Drifting Goals Systems Model

Drifting Goals

As a gap between goal and actual performance is realized, the conscious decision is to lower the goal. The effect of this decision is a gradual decline in the system performance.

Growth and Under-Investment Systems Model

Growth and Underinvestment

Growth approaches a limit potentially avoidable with investments in capacity. However, a decision is made to not invest resulting in performance degradation, which results in the decline in demand validating the decision not to invest.

Success To The Successful Systems Model

Success to the Successful

Two or more efforts compete for the same finite resources. The more successful effort gets a disproportionately larger allocation of the resources to the detriment of the others.

Escalation Systems Model


Parties take mutually threatening actions, which escalate their retaliation attempting to “one-up” each other.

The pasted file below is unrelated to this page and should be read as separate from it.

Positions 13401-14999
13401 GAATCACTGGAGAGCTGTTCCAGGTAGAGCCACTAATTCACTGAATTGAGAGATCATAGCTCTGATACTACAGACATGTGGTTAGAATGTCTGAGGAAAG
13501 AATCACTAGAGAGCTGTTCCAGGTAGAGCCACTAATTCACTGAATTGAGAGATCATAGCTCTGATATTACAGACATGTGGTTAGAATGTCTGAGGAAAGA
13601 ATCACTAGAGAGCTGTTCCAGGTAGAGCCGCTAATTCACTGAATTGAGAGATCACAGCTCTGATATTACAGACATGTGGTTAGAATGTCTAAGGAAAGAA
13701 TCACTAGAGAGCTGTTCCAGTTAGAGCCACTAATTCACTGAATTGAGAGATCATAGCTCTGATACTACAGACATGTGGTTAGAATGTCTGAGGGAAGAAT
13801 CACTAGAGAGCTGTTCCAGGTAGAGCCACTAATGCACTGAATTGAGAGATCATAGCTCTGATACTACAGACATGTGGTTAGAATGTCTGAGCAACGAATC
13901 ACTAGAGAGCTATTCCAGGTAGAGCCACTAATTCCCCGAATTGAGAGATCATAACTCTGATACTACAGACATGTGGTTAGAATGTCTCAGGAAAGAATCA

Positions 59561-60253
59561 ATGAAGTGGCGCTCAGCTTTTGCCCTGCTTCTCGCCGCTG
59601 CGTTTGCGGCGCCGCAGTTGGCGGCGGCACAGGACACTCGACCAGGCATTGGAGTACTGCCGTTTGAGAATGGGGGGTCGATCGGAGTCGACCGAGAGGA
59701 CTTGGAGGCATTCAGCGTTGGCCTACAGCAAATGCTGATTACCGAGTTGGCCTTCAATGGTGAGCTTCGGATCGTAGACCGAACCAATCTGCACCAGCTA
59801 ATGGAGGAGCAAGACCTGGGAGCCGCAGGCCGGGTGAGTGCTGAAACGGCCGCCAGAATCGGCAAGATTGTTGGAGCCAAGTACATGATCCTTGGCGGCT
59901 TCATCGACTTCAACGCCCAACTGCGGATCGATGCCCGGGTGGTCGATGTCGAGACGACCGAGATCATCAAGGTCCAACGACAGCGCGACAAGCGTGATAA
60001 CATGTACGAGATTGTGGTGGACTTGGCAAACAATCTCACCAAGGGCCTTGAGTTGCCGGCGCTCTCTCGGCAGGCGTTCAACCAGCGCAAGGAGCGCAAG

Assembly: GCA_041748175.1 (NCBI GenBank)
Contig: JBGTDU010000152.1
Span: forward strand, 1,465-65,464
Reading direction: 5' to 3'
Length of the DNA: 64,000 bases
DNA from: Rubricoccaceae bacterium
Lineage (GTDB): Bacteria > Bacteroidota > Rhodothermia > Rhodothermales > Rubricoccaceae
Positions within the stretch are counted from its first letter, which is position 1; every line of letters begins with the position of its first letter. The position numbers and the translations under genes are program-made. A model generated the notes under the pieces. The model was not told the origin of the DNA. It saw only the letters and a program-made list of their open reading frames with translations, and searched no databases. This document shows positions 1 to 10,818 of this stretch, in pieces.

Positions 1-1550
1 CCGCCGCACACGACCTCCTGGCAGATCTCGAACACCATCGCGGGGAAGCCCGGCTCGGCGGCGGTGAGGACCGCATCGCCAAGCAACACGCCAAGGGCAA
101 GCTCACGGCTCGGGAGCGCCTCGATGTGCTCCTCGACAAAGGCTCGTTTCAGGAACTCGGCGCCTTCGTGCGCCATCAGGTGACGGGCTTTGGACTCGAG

Tragedy of the Commons Systems Model

Tragedy of the Commons

Multiple parties enjoying the benefits of a common resource do not pay attention to the effects they are having on the common resource. Eventually, this resource is exhausted resulting in the shutdown of the activities of all parties in the system.

Accidental Adversaries Systems Model

Accidental Adversaries

Parties take mutually threatening actions, which escalate their retaliation attempting to “one-up” each other.

Your Business Is A System

Understanding how the pieces affect each other is the key to successful growth and change.

Business as a system: Many small parts coming together to create a whole picture.